Co-Signer vs Guarantor:
What's the Difference?
A co-signer is typically brought in to aid an individual who has a low or inconsistent income stream or credit issues, and thus, is unable to qualify for a mortgage on their own. As a co-signer, their name appears on the title to the property; they co-own the home with the person living in it and making the mortgage payments.
Because the co-signor legally owns the property, he or she is required to sign all of the mortgage documents and is liable for all mortgage payments. Though the co-signer is not likely the one that will be making regular payments, they will be held accountable to this duty should the primary applicant fail to do so. The co-signors assets can also be at risk should payments cease and the mortgage goes into default. If the co-signor dies, his or her estate assumes liability for the mortgage payments.
A guarantor can also help a primary borrower obtain a mortgage. In this case, the primary borrower usually has a weak credit score rather than an unverified or unreliable income stream. The credit score may be preventing them from securing a mortgage on their own, which is where the guarantor (who generally needs to be in better financial standing than a co-signor) can step in and satisfy the lender’s criteria for approval.
Unlike a co-signor, the guarantor’s name does not appear on the title of the property, only the mortgage. They are not legally entitled to any ownership of the property. The job of the guarantor is to guarantee that the mortgage payments will be made if the primary borrower gets approved.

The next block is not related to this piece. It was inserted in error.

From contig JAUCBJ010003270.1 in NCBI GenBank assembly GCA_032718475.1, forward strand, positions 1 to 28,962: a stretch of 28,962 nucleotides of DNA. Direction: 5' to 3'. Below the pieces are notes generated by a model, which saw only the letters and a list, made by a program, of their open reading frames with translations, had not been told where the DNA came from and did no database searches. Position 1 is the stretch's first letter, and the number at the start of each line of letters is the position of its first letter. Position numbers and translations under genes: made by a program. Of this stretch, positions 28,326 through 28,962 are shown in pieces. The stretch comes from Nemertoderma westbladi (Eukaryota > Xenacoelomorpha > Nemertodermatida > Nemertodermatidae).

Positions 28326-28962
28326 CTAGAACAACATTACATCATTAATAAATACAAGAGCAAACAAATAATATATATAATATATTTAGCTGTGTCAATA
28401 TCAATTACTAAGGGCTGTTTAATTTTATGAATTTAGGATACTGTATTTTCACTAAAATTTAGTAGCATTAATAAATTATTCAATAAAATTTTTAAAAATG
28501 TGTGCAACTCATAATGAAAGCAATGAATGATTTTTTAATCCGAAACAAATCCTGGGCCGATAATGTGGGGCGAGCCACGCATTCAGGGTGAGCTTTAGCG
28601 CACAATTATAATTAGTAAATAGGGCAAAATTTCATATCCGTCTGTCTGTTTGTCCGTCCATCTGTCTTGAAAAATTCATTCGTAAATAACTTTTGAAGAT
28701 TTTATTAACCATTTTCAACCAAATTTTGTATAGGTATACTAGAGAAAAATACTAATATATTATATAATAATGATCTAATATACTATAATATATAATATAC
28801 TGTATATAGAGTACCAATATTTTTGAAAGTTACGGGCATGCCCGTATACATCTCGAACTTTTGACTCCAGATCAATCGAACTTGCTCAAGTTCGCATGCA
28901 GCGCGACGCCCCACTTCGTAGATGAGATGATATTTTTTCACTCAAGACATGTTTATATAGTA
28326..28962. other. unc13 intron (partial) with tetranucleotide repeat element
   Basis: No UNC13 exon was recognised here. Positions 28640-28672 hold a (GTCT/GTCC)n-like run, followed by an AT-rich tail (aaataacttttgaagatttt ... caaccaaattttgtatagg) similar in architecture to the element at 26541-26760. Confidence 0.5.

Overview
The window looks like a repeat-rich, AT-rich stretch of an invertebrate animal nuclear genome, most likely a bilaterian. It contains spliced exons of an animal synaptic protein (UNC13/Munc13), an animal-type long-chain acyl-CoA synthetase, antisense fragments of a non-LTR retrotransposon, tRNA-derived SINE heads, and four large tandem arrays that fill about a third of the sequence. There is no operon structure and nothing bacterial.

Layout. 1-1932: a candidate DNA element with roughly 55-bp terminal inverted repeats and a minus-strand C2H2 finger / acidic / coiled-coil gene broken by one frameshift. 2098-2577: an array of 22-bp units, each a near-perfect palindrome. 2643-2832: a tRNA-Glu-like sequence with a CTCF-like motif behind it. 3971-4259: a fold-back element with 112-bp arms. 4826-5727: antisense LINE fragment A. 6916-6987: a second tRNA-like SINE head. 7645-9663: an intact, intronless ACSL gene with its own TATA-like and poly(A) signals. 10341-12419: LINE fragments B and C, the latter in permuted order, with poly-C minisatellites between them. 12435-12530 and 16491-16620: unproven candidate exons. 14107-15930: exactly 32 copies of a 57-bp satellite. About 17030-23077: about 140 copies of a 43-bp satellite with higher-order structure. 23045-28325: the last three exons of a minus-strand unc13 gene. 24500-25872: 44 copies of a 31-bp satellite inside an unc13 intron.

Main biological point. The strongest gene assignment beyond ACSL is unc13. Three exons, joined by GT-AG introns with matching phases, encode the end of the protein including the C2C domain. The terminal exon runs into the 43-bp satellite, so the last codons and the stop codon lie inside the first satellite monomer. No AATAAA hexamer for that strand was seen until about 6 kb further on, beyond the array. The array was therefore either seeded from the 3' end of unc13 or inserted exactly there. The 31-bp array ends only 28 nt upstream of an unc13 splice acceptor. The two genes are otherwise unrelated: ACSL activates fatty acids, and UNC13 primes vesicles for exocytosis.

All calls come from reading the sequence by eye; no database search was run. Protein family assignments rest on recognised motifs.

Because the guarantor does not legally own a portion of the property, they typically only become liable for the mortgage once the lender has failed to enforce collection payments from the primary borrower. Because of this risk, certain lenders disallow guarantors unless they are the primary borrower’s spouse.
Risks and exit plans
Both co-signors and guarantors assume some level of risk that can leave them on the hook for the mortgage.
Co-signers are legal owners of the property and are liable for 100% of the mortgage, though they retain the advantage of potential property appreciation and may be entitled to a portion of the proceeds of the sale of the property. Guarantors only become liable for the mortgage once the lender has exhausted all options to collect payment from the primary borrower, but they won’t partake in any gains from the sale of the property as they have no ownership rights.
Once the primary borrower’s financial situation has improved, both parties can agree to have the co-signor or guarantor removed from the mortgage. It’s critical for each party to consider their personal needs when thinking about going on another person’s mortgage. This could affect credit and finances in the future and it is important to understand all details before signing on the dotted line.